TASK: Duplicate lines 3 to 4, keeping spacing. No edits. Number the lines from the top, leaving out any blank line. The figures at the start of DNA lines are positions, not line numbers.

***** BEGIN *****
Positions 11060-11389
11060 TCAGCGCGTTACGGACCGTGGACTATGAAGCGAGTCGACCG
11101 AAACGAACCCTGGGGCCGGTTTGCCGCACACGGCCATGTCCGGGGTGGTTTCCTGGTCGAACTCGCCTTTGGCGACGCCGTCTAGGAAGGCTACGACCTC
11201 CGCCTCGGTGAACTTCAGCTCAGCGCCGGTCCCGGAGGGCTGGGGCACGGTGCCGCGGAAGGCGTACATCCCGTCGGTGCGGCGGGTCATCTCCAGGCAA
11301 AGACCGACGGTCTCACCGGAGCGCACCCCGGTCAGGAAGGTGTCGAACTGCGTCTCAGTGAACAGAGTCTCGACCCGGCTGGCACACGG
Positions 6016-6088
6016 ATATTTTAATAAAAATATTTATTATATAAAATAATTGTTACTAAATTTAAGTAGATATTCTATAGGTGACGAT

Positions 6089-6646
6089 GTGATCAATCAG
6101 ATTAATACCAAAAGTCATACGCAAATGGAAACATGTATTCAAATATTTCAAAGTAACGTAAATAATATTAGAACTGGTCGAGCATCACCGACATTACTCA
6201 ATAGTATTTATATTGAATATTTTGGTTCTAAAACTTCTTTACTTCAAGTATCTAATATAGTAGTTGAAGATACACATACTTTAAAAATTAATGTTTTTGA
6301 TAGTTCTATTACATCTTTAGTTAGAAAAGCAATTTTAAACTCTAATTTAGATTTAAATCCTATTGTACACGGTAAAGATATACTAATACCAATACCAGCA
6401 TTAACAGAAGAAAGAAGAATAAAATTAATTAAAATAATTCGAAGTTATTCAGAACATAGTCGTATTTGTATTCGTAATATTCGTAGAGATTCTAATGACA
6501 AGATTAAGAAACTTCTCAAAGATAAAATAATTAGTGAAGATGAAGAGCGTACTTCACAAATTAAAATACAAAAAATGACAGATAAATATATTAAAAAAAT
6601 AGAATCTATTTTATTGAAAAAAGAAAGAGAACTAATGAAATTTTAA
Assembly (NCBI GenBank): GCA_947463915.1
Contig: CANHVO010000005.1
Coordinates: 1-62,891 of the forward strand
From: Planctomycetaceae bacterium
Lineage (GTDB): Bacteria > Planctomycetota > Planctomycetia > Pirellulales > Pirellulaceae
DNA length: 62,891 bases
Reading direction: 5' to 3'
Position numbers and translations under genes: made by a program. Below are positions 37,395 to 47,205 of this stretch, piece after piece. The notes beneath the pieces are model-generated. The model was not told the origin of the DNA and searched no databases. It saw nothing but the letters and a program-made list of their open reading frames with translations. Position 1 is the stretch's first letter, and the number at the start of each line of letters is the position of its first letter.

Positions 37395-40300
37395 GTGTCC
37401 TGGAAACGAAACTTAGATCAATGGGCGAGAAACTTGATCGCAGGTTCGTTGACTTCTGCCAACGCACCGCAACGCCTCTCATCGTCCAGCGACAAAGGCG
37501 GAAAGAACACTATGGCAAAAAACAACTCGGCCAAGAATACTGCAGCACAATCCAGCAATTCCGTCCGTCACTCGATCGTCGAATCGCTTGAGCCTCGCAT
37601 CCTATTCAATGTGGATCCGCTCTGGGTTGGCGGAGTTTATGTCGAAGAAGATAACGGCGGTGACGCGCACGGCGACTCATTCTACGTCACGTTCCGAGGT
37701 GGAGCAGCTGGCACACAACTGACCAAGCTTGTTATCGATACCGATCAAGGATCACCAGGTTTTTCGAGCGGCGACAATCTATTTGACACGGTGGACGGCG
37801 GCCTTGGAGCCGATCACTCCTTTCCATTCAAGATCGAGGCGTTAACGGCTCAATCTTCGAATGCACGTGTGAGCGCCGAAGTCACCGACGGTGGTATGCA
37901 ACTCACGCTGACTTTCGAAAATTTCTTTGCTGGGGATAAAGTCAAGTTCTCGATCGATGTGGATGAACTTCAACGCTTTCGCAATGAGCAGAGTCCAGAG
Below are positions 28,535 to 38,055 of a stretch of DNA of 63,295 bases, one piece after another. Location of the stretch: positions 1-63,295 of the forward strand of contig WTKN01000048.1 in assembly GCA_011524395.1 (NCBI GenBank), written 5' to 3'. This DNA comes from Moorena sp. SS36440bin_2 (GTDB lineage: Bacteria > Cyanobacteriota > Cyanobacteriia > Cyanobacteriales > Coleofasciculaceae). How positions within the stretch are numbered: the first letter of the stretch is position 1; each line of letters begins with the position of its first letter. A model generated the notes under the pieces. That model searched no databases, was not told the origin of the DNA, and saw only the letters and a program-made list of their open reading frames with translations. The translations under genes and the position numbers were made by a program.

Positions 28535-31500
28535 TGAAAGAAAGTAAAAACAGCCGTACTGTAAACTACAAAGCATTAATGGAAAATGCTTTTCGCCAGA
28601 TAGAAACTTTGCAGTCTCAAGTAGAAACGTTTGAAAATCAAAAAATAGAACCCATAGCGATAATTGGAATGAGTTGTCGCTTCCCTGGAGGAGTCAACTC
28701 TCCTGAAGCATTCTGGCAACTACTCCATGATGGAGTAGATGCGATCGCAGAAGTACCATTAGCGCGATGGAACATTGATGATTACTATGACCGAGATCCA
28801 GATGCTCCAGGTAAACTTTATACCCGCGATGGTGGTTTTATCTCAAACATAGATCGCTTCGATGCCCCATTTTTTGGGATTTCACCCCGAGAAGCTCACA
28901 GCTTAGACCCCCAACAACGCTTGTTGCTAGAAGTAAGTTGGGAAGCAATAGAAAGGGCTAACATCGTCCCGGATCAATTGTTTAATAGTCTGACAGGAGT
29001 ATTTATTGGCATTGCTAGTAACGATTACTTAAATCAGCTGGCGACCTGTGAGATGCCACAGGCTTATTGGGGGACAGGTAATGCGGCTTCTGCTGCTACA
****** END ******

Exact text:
11101 AAACGAACCCTGGGGCCGGTTTGCCGCACACGGCCATGTCCGGGGTGGTTTCCTGGTCGAACTCGCCTTTGGCGACGCCGTCTAGGAAGGCTACGACCTC
11201 CGCCTCGGTGAACTTCAGCTCAGCGCCGGTCCCGGAGGGCTGGGGCACGGTGCCGCGGAAGGCGTACATCCCGTCGGTGCGGCGGGTCATCTCCAGGCAA